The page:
In other words, “Hyperbole” is not the only possible account for the flood after all. We have worked out an alternative coherent account, that allow us to consider Noah a real person in history and the flood a real miraculous event like the destruction of the 185,000 soldiers of Sennacherib’s Assyrian army.

In my view this is another remarkable result of our debate and I thank you sincerely for your contribution to this.


Dr. Steven Collins
Discovering the City of Sodom

There is a web site covering the excavations.

BTW this is what I would consider to be real evidence of the event/miracle.

(Antoine Suarez) #610

Thanks for this Shawn, I see now what you mean.

In my view one should distinguish between Apocatastasis and the theory of original sin you refer to. So for instance both, Origen and St. Gregory of Nyssa, were supporters of Apocatastasis but substantially deviate from the theory of original sin you propose (see this Reference).

Your theory raises some problems. Likely the main one is that while Adam and Eve were completely aware of the transgression they committed in “the ethereal place called Paradise”, each of the “billions” is completely unconscious and unaware of his/her own “original sin”. This amounts to say that none of these “billions” shares “the state of original sin” because he/she personally and actually commit a transgression like that of Adam and Eve in the “ethereal Paradise” before falling down to earth.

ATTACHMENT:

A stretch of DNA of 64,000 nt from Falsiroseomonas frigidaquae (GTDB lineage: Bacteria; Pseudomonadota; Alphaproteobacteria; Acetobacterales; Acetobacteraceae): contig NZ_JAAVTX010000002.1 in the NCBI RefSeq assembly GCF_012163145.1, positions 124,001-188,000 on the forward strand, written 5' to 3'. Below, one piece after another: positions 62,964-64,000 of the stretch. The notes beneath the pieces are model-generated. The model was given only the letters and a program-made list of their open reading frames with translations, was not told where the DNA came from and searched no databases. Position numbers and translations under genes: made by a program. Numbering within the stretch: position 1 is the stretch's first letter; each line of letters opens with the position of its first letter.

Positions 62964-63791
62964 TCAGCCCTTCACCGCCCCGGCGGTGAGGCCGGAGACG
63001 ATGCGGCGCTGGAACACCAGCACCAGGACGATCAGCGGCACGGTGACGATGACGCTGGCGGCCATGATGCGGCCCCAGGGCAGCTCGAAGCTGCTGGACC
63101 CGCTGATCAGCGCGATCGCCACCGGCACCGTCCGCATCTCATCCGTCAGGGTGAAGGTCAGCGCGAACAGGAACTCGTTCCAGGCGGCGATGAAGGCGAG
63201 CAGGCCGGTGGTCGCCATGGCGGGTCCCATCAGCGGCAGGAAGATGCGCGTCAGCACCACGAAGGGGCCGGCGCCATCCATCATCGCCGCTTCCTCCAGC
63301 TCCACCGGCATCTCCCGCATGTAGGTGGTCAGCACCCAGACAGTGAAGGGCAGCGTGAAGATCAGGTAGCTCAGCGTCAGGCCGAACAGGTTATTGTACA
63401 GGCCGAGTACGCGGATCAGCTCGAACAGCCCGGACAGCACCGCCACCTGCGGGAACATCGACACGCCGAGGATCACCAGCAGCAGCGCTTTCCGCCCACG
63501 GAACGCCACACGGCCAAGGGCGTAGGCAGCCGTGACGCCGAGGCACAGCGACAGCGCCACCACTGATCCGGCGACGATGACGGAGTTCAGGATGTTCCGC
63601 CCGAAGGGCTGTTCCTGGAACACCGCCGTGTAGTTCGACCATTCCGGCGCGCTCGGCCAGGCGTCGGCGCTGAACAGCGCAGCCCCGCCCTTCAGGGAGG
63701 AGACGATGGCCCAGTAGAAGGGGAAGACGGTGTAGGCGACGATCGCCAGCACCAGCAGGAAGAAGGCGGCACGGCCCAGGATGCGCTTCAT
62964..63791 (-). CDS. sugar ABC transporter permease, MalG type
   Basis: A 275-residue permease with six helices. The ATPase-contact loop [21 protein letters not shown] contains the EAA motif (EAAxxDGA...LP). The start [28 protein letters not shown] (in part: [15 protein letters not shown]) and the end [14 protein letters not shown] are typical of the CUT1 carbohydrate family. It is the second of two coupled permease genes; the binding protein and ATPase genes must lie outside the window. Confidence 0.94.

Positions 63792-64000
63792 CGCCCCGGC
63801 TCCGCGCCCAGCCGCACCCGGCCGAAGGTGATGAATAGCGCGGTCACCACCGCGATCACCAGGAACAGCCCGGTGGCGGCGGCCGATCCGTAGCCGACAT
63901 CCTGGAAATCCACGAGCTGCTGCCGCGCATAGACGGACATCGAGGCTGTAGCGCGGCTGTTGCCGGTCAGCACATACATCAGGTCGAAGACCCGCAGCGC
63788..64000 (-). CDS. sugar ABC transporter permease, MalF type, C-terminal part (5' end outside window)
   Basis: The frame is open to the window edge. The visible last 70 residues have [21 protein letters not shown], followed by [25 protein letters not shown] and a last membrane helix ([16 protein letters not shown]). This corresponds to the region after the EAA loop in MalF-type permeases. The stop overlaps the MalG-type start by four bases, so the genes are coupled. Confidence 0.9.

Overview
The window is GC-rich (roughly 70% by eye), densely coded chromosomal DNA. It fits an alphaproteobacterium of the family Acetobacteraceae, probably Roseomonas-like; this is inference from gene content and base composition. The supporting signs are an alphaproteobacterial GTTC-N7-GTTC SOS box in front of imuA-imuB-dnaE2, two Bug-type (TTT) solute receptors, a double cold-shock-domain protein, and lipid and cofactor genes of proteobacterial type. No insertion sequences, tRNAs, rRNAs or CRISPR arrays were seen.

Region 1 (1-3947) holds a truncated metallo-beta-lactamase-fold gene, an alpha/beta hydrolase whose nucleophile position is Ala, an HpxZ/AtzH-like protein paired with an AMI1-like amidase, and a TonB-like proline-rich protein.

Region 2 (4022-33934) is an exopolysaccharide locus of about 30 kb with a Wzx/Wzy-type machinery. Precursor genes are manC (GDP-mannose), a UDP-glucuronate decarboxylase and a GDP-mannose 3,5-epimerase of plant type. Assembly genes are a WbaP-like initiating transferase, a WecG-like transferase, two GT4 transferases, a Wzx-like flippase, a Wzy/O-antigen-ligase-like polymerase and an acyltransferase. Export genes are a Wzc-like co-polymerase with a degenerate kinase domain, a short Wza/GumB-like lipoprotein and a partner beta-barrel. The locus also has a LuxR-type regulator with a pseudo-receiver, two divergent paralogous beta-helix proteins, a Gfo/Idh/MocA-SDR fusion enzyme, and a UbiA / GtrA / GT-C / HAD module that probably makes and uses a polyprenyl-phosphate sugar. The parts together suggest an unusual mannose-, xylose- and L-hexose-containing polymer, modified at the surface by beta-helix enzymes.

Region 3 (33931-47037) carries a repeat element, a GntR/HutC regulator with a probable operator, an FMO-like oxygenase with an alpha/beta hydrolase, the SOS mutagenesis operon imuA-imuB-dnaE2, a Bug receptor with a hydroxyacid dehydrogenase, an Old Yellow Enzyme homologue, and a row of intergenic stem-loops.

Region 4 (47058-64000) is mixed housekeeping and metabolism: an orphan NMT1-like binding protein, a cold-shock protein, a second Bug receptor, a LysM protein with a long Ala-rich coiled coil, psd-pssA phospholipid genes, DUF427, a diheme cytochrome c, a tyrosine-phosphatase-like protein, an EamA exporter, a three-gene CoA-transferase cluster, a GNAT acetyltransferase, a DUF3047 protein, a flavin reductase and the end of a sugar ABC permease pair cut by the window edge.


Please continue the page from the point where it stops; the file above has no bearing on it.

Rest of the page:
So by supporting with @Kathryn_Applegate that “Adam’s sin became our sin” I maintain that after the first sin in human history (“original” sin) each human comes into existence in the state of “Need of Redemption” even if he/she has not yet committed any sinful act by him/herself.

This does not mean at all that “God blame billions for the acts of two” and is no “good God”. On the contrary, it means that:

  • God is keen to redeem the sinners and let them on earth to give them time to repent.